Pithy Post: When the Ashes are Washed Away

On Ash Wednesday, and during the whole season of Lent, Christians around the world remember their mortality. Today, many of us remember it by putting ashes on our foreheads. It evokes that famous passage in the Bible:

For dust you are
and to dust you will return.
We remember intentionally and communally what we all know personally each time we lose a loved one. Our world is broken, we are broken, and we will break.
But are Christians just a bunch of morbid mood killers? No. We sit in the reality of our ashes so that we can fully celebrate it when Christ washes them away. Lent ends with Holy Week! Lent ends with Jesus taking on our mortality, donning our ashes for us, dying on the cross, and then raising from the dead on Easter day. Lent ends with Jesus washing away our ashes in the cleansing water of baptism.
Lent ends.

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Pithy Post: The Vocation of the Poet (Part 2)

The quote from Kenyon that I posted yesterday, about the poet being a relentless finder of names for things and an empathic companion to console in the face of loss, reminds me of someone. It strikes me that Jesus was an awful lot like that.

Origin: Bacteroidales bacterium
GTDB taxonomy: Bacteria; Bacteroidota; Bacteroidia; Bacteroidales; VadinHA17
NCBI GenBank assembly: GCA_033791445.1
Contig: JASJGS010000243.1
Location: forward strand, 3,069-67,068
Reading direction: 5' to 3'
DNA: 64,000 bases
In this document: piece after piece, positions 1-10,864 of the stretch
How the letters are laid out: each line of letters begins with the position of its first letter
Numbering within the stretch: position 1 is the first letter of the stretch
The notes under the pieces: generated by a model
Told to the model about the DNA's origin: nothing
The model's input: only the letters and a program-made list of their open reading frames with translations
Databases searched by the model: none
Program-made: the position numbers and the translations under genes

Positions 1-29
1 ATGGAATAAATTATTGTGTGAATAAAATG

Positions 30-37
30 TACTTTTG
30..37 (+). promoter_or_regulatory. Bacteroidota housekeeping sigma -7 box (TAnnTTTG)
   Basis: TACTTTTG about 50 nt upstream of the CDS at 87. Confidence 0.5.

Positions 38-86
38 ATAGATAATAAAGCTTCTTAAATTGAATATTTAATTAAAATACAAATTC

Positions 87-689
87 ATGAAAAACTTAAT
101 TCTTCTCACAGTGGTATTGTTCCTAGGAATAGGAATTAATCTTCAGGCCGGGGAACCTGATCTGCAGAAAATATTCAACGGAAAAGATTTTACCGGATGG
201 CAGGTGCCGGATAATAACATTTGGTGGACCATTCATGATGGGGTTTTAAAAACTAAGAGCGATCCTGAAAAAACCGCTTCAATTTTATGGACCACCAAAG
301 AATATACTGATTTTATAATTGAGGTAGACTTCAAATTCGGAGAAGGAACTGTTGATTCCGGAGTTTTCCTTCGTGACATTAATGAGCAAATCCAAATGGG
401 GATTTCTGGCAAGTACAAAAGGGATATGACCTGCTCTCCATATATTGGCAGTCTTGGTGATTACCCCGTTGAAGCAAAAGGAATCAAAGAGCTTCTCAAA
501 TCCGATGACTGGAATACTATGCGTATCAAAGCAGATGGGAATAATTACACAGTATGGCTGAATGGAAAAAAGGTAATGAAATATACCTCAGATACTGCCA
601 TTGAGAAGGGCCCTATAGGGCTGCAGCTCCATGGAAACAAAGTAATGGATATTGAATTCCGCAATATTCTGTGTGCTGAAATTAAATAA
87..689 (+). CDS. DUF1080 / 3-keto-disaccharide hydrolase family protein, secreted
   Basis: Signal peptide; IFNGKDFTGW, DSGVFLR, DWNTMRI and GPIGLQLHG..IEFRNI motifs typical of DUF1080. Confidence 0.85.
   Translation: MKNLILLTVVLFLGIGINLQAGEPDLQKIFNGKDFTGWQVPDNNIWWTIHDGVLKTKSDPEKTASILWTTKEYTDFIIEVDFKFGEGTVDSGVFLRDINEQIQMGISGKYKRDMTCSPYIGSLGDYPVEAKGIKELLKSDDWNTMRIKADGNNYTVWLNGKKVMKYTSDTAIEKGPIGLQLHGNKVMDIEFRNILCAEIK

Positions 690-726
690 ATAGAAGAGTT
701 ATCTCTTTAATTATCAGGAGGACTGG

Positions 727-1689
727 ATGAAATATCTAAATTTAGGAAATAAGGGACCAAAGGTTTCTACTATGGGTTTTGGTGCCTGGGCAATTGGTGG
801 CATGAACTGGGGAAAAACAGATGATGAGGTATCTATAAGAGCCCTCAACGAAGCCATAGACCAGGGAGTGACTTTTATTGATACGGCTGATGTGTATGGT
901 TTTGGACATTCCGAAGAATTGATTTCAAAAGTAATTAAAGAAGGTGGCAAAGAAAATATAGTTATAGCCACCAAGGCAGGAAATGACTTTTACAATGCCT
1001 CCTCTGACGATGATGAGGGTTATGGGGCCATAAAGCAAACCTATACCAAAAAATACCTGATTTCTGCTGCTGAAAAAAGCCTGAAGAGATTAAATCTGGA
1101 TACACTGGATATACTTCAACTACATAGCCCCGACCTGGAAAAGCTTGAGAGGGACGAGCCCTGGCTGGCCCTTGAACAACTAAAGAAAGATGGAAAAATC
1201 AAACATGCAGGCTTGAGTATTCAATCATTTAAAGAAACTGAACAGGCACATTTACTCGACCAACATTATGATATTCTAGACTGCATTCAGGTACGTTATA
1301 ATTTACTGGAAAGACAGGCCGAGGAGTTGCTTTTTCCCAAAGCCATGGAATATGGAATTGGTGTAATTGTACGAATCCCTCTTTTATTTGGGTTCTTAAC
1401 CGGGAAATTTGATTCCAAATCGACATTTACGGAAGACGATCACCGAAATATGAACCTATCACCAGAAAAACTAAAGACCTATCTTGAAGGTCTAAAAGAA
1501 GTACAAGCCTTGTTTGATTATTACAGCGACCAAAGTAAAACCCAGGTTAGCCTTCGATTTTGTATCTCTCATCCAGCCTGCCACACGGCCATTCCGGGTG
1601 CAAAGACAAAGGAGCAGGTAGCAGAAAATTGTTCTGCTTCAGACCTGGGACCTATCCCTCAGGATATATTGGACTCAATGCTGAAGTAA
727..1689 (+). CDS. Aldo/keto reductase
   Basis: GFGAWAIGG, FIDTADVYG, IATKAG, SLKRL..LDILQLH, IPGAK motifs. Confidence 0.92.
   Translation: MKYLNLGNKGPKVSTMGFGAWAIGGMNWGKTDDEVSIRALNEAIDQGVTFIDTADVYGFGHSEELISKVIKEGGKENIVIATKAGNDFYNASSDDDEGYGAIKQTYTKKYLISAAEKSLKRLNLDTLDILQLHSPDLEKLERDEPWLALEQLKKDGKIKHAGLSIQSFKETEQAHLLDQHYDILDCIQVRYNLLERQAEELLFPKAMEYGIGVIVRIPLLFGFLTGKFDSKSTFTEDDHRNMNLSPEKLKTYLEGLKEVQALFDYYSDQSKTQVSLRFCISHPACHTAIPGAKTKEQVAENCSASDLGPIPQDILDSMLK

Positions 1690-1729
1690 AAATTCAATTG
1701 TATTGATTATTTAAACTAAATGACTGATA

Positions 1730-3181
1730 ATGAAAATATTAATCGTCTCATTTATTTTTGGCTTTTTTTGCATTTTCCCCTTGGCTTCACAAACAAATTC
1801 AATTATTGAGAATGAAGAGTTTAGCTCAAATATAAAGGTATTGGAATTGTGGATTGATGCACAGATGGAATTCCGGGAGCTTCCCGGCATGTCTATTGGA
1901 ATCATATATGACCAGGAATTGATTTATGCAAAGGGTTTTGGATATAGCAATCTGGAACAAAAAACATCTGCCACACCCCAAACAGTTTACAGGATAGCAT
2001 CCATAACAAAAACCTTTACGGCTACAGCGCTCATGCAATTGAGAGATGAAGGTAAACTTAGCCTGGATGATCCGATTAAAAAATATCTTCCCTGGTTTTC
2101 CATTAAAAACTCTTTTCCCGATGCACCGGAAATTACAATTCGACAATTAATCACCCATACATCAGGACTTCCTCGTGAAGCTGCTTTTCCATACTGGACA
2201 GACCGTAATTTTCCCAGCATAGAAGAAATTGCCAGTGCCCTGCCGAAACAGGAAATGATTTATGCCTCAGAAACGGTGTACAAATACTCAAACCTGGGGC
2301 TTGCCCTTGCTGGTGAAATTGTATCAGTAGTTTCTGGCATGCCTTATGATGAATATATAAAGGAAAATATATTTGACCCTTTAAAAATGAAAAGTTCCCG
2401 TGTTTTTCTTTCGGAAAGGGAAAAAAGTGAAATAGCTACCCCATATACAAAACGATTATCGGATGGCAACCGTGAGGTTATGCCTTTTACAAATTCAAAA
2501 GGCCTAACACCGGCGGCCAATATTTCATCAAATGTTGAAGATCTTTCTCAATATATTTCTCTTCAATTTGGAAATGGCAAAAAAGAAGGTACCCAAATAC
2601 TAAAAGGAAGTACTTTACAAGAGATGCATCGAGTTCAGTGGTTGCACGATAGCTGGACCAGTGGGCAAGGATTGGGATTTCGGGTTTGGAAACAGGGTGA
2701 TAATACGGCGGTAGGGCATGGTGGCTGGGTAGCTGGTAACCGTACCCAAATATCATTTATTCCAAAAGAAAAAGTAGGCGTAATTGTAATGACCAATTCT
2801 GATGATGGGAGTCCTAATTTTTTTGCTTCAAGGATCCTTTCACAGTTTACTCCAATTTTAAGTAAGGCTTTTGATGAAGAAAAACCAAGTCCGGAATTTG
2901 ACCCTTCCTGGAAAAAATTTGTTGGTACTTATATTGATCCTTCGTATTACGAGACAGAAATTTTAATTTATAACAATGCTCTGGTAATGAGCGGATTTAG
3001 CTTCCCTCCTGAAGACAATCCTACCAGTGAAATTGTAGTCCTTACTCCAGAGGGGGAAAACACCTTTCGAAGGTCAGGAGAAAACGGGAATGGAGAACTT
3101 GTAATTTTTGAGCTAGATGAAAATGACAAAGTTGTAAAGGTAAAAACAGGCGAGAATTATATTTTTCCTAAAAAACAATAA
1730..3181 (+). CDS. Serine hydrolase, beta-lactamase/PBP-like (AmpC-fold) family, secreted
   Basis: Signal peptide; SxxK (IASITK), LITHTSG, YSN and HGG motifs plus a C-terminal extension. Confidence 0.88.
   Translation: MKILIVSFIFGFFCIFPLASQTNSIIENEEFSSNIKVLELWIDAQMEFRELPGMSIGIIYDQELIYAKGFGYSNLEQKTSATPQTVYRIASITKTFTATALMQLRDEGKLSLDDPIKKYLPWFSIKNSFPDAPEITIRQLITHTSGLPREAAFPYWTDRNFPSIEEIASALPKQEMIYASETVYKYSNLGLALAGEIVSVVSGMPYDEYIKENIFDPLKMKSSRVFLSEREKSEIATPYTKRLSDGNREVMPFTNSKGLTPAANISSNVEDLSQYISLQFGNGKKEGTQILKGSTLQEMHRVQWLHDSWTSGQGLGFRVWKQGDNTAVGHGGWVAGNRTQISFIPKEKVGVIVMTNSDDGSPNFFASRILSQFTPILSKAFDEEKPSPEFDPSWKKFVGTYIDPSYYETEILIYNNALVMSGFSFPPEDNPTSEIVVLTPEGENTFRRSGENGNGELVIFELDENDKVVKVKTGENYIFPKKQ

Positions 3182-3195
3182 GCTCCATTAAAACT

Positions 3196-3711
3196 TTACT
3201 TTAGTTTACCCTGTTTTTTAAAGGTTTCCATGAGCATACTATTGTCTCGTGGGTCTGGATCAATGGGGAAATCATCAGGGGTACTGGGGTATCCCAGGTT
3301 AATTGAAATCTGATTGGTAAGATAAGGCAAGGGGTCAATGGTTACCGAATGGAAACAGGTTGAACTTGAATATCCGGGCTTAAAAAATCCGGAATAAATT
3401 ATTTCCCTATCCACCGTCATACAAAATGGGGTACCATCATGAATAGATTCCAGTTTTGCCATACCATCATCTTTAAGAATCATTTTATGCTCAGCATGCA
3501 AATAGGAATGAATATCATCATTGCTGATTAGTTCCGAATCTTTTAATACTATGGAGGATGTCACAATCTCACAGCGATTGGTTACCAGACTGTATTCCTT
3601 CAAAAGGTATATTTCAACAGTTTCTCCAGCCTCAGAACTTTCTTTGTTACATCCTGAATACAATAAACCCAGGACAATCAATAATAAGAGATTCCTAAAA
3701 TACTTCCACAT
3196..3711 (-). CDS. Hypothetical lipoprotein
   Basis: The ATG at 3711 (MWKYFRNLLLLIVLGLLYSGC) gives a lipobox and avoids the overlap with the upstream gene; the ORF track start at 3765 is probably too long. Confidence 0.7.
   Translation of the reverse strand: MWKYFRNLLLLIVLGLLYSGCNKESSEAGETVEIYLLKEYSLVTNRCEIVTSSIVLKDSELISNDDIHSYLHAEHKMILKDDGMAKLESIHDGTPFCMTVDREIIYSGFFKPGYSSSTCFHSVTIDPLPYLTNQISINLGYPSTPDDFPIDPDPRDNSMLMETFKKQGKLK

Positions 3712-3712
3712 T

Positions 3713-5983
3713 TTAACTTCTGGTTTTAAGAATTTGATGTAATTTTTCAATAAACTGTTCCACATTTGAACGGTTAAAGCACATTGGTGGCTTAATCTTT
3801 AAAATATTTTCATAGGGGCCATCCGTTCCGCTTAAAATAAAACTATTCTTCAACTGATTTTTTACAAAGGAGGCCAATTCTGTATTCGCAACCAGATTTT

Jesus was the consummate truth-teller. He never shied away from naming what he saw. I remember a story Read more of this post

Why Are You So Busy?

Especially at this time of the year, when the academic world revs its engine, students, teachers, and parents have a ready-made answer to the typical “How are you?” question. “Good,”  (insert smile that shifts seamlessly into a knowing look of concern), “but super busy.”

The typical American today strives to be as attractive as the models on fashion magazine covers, as successful in work as Bill Gates, as sensitive a spouse and parent as Ward and June Cleaver, and as death-defyingly healthy as Lance Armstrong–all while maintaining the inner peace of the Dalai Lama. (Barnes, The Pastor as Minor Poet, 92).

Sound like anyone you know? Does it sound like you? Sometimes I think it certainly sounds like me. Read more of this post

A Short Letter to an Atheist about Rob Bell and Christian Controversy

This post is a reply to Ronnie, an atheist writing on Jon Kuhrt’s blog about his experience with Rob Bell and the surrounding Christian controversy.

Ronnie,

Thanks for being so transparent with your journey. I, for one, think I need to apologize on behalf of Christians for the rancorous rhetoric and contentious conflict surrounding Bell and his latest book. Another book that gets at the heart of this conflict, I think, is Prodigal God, by Tim Keller. Read more of this post